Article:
The benefits of a remote workforce are clear. Opportunities for improvement have been identified. All that remains is to hone in on what community assets attract remote workers and to develop a step-by-step process that outlines how to include remote workers in your workforce attraction strategy. There are a few key ways to make this happen.

Incentives, Incentives, Incentives!

Focus on what's important to remote workers. Highlighting local and statewide remote worker incentives like relocation reimbursement, student loan debt assistance, tax breaks, and housing assistance is a must. Like any employee, remote workers go where the money is. Towns and cities will quickly reap back what they invest into attracting remote workers.

All the Amenities

Amenities like excellent bandwidth places to grab a coffee and meal to-go, outdoor spaces for exercising and local community events provide remote workers with the comfort and support they need to succeed. Click here and here for two examples of counties that highlight their amenities with gusto.

Remote workers spend the majority of their time at home, so developing networking activities and coworking spaces that allow for interaction while maintaining social distancing give remote workers options and boost mental health. Advertise these opportunities.

Internet access is another resource that can make or break a move for a remote worker. 67% of respondents to a recent survey by SatelliteInternet.com said that internet availability in a rural area would affect their decision to move, and 36% said limited access is preventing them from moving to rural destinations. Fast, affordable, and dependable internet access goes a long way in the journey to attract remote workers.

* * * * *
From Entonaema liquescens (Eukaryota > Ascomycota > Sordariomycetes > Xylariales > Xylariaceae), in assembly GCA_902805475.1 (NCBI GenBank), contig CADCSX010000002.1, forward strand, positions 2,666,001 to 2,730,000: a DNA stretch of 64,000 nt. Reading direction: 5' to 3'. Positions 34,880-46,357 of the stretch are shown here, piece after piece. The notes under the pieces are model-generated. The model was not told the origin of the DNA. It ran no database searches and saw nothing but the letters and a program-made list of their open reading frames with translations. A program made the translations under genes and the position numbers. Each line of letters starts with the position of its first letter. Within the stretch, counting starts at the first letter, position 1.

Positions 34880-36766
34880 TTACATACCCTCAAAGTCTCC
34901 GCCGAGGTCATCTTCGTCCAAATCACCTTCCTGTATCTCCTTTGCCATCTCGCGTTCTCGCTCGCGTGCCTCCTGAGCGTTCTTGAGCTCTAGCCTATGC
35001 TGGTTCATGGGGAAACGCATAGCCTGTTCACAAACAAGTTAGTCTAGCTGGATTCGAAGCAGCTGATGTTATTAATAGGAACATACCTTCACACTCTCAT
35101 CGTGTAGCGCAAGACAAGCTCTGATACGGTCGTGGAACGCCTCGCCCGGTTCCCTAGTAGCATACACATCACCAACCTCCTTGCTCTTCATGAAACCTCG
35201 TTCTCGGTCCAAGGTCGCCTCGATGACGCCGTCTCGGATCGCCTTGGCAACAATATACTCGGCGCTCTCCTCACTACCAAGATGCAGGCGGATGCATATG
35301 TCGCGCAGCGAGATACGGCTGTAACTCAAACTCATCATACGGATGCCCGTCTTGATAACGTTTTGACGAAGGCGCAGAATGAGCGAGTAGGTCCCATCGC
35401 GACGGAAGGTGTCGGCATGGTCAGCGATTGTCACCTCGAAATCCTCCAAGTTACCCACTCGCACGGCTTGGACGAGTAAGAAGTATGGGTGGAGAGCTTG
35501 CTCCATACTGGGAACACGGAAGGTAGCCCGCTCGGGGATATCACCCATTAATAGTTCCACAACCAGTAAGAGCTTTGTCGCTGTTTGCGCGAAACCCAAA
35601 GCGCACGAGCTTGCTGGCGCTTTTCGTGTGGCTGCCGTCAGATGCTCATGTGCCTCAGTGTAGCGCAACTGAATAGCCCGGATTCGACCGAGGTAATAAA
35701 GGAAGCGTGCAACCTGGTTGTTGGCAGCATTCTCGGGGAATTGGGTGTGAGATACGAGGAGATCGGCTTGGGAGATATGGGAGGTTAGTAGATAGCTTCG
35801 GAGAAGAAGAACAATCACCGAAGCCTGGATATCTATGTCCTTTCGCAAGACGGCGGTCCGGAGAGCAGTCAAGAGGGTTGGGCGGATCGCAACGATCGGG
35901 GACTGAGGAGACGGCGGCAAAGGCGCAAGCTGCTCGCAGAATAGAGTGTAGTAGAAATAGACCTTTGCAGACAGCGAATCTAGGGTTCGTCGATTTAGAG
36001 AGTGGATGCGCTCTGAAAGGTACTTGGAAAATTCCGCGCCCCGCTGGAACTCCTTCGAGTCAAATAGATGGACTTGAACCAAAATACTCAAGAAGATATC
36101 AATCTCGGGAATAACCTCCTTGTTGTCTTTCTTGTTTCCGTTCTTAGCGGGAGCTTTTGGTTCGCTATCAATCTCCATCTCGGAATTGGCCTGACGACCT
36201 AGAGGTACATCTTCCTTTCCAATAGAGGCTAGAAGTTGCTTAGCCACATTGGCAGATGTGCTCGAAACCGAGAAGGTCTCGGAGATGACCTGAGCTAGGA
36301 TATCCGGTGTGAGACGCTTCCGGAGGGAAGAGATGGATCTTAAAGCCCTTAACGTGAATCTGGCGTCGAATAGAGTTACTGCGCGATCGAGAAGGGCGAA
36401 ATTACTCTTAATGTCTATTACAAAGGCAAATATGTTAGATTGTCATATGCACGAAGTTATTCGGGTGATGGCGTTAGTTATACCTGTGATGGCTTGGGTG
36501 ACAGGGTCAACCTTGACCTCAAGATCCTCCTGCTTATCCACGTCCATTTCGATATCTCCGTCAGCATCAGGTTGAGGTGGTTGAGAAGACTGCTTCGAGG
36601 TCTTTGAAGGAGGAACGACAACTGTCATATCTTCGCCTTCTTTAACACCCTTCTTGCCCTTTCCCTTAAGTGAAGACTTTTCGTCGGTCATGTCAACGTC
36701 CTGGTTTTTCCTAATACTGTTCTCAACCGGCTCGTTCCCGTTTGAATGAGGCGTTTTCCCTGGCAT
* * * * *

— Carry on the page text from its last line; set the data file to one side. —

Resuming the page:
These 7 Brilliant Ways to Grow Your Remote Workforce delves deeper into what remote workers need to thrive. Learn how to capture the attention of the remote workforce through being familiar with what makes a remote worker content.

Recruit Professional Help With Your Remote Workforce Attraction Strategy

We've identified how to attract remote workers to your community and what's most important to them, but recruiting help from an expert source makes executing a remote workforce attraction strategy simpler and more effective.

As a recap: this is what you need to start doing now to attract remote workers.

What's next?

Delve deeper and recruit help.

Our eBook Rethinking Workforce Attraction in the Age of Remote Work and our Webinar on the topic are great places to start as you begin your journey to a more prosperous economy and successful remote worker home base. These resources provide a detailed, step-by-step process to growing your remote workforce quickly and successfully.

Recruit Us

We've already helped many towns and cities experience success in the journey to attract a remote workforce. You can join them. Contact us to begin building your successful remote workforce attraction strategy today.